Mirror with a Pair of Addorsed Sphinxes with Scorpion Tails
Attributed to Iran or Turkey
H. 9/16 in. (1.4 cm)
Diam. 3 1/2 in. (8.9 cm)
Wt. 6.2 oz. (175.8 g)
Gift of William Reinhold Valentiner, 1908
Not on view
The medieval Islamic period, specifically during the rise of the Seljuqs and other Turkish dynasties, witnessed the production of a large number of circular cast-bronze mirrors with a fully decorated reverse. Despite a relatively short phase of manufacture (twelfth to the thirteenth century), they enjoyed wide popularity within and beyond the Seljuq realm. The technique of sand-casting bronze would have enabled mass production for a broad market, as demonstrated by the large number of mirrors with similar motifs (specifically the type featuring a pair of sphinxes with scorpion tails). Beyond their practical function, they served as talismans, given their benedictory inscriptions and apotropaic motifs. Some are believed to have been used for divination or to possess other magical powers. Most mirrors bear figural decoration on their reverse sides, with iconography ranging from the zodiac to heraldic animals, the courtly cycle to ancient mythology.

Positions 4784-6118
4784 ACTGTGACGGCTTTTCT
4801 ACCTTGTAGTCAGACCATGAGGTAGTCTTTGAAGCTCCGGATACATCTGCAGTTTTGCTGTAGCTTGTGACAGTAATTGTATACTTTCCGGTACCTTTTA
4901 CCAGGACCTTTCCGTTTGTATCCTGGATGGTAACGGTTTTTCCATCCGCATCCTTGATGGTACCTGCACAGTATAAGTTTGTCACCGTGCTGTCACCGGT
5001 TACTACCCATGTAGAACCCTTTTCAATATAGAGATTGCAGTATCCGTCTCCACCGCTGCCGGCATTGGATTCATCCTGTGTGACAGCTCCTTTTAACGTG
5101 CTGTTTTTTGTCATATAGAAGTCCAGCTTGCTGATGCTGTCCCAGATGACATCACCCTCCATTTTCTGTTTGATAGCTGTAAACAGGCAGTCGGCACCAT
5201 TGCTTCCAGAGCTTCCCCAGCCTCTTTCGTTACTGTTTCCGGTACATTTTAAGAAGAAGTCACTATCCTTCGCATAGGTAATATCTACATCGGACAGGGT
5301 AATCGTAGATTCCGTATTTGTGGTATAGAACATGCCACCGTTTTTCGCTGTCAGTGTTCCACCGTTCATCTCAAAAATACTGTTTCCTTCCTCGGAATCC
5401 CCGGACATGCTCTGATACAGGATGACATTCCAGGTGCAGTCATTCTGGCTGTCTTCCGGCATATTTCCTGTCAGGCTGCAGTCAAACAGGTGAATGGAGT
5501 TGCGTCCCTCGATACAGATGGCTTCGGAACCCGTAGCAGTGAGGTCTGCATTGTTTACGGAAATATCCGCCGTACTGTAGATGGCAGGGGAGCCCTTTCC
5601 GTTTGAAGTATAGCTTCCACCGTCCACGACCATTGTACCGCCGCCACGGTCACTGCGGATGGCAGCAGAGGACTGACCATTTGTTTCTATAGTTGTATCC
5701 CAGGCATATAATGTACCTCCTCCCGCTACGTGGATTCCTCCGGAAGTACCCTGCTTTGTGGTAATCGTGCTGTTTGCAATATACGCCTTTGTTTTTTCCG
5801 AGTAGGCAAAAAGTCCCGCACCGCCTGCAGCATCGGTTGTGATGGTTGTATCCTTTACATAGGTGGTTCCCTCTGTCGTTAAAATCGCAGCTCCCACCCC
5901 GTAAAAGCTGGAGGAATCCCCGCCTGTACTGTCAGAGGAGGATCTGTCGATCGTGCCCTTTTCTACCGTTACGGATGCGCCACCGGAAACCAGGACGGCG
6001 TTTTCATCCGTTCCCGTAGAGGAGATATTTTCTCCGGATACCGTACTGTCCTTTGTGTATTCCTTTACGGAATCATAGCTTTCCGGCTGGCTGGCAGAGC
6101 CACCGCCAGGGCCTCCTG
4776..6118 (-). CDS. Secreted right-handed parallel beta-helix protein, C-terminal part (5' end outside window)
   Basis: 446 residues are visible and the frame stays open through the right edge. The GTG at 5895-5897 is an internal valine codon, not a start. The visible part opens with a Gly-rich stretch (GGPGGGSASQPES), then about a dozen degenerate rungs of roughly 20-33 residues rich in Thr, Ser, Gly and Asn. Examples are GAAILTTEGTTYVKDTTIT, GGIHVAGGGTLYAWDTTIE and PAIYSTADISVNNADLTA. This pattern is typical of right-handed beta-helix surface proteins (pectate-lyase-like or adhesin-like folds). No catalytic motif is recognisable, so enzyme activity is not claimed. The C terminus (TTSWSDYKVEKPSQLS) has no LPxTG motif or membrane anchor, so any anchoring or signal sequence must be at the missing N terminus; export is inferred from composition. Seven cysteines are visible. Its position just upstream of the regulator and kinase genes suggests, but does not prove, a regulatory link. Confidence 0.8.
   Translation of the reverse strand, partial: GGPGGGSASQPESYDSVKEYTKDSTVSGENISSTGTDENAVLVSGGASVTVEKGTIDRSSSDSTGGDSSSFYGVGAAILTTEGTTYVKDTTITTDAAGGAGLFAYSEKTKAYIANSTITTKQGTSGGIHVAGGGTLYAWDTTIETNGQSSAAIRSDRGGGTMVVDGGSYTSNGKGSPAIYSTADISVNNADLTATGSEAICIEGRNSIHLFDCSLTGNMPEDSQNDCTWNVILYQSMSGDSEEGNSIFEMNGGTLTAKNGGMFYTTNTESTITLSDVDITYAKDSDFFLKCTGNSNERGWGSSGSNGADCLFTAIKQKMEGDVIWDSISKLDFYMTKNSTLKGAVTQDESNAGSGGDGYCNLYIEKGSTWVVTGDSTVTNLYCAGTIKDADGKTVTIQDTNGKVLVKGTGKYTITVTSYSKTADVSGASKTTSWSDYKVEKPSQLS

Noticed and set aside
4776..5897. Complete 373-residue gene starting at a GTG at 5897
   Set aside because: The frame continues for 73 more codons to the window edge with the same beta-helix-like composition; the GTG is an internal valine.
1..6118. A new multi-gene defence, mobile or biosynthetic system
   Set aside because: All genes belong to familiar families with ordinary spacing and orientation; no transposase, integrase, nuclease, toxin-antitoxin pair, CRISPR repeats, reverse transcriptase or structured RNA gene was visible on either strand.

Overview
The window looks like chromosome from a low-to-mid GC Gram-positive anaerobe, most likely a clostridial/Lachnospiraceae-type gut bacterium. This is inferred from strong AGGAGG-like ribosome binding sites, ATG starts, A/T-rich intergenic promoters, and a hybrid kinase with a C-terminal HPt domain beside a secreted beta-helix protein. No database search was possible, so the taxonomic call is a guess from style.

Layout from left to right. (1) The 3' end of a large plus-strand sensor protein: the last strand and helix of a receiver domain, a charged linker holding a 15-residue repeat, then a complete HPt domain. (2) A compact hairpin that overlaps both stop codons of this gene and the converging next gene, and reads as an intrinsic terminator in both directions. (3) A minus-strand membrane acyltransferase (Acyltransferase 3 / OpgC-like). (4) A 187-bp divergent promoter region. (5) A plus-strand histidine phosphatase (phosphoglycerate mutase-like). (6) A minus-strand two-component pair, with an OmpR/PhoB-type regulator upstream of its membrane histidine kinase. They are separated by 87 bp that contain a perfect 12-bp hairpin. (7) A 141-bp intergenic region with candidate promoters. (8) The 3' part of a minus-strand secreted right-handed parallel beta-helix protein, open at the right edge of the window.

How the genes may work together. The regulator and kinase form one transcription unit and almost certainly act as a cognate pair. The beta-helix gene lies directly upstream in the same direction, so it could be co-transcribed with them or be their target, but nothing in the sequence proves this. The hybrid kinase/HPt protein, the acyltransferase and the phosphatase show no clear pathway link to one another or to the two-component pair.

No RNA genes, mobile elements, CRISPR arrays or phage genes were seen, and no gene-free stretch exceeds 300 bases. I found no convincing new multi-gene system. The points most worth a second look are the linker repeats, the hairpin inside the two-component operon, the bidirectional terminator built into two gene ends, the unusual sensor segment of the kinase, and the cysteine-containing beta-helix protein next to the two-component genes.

The most common imagery depicted on mirrors relates to the sphinx, a fantastic creature revered since ancient times for its protective powers and solar/astral connotations. Most often, such as in this example, the depiction presents a pair of sphinxes, one a mirror reflection of the other. The human female head is again rendered frontally, while the feline body is seen in profile. The tail comprises a series of small dots ending in a curved peak, redolent of a scorpion’s tail. [The sphinx has been associated with the sun since ancient times, and this mirror may be compounding that power by presenting it in combination with the astrological sign of Scorpio. Because such mirrors have magic inscriptions on their backs (probably added in later eras) and/or have been discovered in burials, laid in some instances on the breast of the deceased, they draw strong comparisons to magic amulets, revered for their apotropaic power well into post-Seljuq times.]
William Reinhold Valentiner, New York (until 1908; gifted to MMA)
Baker, Patricia L., and Barbara Brend, ed. "Studies in Honour of Professor Géza Fehérvari." In Sifting Sands, Reading Signs. London: Furnace Publishing, 2006. p. 164, ill. fig. 3b (b/w).